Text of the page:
Scientists at the Delft University of Technology in the Netherlands say they have teleported the characteristics of a sub-atomic particle in one location to another location about 10 feet away. They are saying this means that teleportation of people may be possible some day although in the very distant future. Per the article:

"What we are teleporting is the state of a particle," Ronald Hanson, a professor at the university, told Britain's  Teleg.... "If you believe we are nothing more than a collection of atoms  strung together in a particular way, then in principle it should be possible to  teleport ourselves from one place to another.... "In practice it's extremely unlikely, but to say it can never work is very  dangerous," he added. "I would not rule it out because there's no fundamental  law of physics preventing it.

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Yeah, but what happens when a fly gets into the teleportation device?

Well, I remember reading about someone doing this back when I was in school, so 20+ years ago. They were trying to make 'beaming' technology (like Star Trek), and while I might have misunderstood the report (or the reporter did, it WAS Tenn), but I had thought they said they were able to 'beam' subatomic particles a short way with a machine the size of a dinning room table, at that time. I suppose it is possible they never did succeed though... or maybe this is trying to pick up where they left off... or maybe it is the same people, I can't recall where it was supposed to be taking place. Point being, while I agree, it seems rather probable, I will not be expecting to see us beaming humans in the years I have left, even if it is fun to imagine. They supposedly invented a 'tractor beam based on lasers' in New York a while back... They claim that the lasers 'loop' behind the object and 'push' it back toward the source. I would think, that in space, it would be much easier to accomplish, and could be done by other means as well, but then, I am certainly no expert in the field. XD

I can also see issues with potential copies being made (Gantz), although if they do get that working, it is not far from food (or other material) replication as well, something we might well need in the coming climate. The potential for using it for theft is also a real concern.

But, you know, why not, someone is building a real life Enterprize, or as close as they can get to it. Whatever inspires progress! XD

I wonder if any aliens (who might have had several billion years longer than us to evolve) have mastered the technology and, if so, where it might have taken them. 

Neil deGrasse Tyson said on TV that because of the vastness of the universe there can be no doubt beings akin to us existed, if not in our time frame. He got a big laugh out of the sort of stuff we sent into space to lure aliens into contact. Even Elvis seems naive and irrelevant. But now they are using "Nessun Dorma" from Puccini's Turandot in a Kia commercial, it's obvious nothing's sacred. Spielberg's Close Encounters of the Third Kind employs a musical device signaling the Mother Ship it should land take humans aboard.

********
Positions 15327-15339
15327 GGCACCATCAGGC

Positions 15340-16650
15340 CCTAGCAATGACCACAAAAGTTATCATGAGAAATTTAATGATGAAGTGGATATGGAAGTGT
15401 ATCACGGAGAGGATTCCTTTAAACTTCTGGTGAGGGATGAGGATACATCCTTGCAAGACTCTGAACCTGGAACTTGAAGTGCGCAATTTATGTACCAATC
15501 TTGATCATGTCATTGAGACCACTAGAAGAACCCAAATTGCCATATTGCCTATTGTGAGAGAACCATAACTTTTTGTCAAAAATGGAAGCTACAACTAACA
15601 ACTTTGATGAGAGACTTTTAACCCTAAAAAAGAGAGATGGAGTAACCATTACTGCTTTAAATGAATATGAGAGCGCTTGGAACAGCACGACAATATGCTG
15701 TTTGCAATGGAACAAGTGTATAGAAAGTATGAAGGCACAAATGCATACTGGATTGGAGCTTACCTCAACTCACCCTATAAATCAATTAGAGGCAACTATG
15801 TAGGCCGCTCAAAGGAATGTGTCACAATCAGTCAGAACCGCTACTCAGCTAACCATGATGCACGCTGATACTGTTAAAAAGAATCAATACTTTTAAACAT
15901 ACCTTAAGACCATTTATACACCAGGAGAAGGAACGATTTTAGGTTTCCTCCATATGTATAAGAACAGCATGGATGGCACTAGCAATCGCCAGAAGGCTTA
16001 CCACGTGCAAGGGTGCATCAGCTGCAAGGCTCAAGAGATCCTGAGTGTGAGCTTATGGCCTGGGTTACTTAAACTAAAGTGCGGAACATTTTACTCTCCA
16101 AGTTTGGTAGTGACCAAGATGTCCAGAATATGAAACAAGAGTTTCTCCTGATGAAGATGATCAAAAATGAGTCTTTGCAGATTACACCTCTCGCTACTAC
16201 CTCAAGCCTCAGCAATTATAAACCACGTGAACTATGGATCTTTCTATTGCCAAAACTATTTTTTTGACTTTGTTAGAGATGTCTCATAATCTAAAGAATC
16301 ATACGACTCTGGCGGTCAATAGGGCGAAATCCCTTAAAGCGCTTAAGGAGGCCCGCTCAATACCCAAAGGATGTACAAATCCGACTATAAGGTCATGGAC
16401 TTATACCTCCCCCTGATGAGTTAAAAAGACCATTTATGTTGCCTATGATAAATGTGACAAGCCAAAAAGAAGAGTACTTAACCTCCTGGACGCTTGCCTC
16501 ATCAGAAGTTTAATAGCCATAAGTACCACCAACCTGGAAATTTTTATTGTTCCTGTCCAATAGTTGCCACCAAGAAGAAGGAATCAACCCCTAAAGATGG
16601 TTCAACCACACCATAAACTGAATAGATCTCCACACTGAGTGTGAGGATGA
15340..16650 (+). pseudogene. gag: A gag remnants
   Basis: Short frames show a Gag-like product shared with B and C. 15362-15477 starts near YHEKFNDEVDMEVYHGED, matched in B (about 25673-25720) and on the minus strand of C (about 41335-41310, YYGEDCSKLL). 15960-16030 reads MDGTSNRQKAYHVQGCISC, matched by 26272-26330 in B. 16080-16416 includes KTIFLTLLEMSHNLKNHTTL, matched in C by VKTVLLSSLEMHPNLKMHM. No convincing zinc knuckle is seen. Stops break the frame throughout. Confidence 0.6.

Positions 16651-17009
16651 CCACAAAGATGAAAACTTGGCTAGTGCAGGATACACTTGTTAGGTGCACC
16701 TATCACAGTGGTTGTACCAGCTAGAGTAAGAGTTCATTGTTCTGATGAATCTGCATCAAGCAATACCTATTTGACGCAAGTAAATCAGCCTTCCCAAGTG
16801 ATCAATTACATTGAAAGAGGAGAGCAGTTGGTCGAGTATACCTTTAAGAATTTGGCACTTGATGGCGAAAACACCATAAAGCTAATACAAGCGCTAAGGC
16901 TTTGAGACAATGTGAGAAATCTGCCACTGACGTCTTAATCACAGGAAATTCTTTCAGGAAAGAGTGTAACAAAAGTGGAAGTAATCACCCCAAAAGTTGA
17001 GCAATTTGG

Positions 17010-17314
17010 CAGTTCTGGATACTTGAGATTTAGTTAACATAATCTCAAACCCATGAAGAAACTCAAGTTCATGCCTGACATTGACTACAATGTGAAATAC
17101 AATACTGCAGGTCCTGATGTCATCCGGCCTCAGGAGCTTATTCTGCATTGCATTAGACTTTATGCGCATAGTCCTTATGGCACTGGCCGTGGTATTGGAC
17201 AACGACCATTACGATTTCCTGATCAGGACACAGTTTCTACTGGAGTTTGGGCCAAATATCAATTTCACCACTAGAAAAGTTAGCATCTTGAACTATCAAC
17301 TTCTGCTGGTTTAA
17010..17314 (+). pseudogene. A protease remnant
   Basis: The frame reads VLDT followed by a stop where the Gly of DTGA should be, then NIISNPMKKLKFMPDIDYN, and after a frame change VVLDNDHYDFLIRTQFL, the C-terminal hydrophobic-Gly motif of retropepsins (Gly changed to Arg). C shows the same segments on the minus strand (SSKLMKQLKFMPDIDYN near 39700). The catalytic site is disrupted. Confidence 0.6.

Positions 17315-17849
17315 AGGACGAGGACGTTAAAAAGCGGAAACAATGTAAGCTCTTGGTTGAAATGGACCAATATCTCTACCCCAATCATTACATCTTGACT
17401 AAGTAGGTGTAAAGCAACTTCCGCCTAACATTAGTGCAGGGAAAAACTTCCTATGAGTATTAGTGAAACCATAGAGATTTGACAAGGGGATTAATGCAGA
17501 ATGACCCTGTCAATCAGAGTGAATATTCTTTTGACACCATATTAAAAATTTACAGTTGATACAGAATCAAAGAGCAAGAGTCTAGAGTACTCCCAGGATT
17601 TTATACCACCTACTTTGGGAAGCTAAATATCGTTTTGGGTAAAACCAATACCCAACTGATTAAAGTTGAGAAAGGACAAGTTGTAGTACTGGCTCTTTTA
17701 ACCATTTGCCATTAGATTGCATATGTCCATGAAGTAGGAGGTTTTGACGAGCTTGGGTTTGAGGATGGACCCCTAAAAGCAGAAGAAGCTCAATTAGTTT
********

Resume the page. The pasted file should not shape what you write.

Hopefully for them, they were not too much like us, or they are likely extinct and never made it that far either. After all, even just in our ecosystem, more than 90% of everything is extinct, we can assume life everywhere else has about the same odds.

But with the trillions upon trillions of systems out there, odds of others having life of some kind are insanely high. Even if only one such system is present in each galaxy, that is hundreds of billions of chances. The hard part is figuring out a way to locate them, and then communicate, if they still exist. Although, unless we can figure out how to bend the speed of light law, it's a pretty moot point.

Another thought on this topic, is that the universe itself is evolving as well, every time a star dies it creates new elements and sends them out into the universe. For all we know, it could have been billions of years before the necessary components were available anywhere out there. If there was life that began billions of years before ours, it would not have had access to some of the more complicated components that are more recent in the cosmic calendar. Of course it is also quite possible that many of those elements are much more common near the center of the galaxies/universe, and take much longer to reach outer areas like this one. After all, we cannot say, with 100% certainty, that the light we are seeing today, is exactly as it was when it left on its 13+ billion year trip. It could have been altered by passing through something, or distorted by a gravitational field, etc. I am not saying that is what happened, just that there is always room for doubt, that is what science is all about. Doubting our preconceived notions, and searching for the truth.


Interesting. I will teleport some of the Koch brothers' money to my checking account.

Well the story was talking about teleporting in robots, who steal things, or information, and then get teleported back out. Since we are working on developing nanomachines as well, that really isn't as far fetched as it sounds. ...though still a long way off.

Teleporting subatomic particles is one thing.  Teleporting several billion / trillion specifically organized particles / atoms / molecules is SO another thing that you might as well be talking atoms and apples.  I suspect it's going to be a LONG while before Scotty can beam us up.




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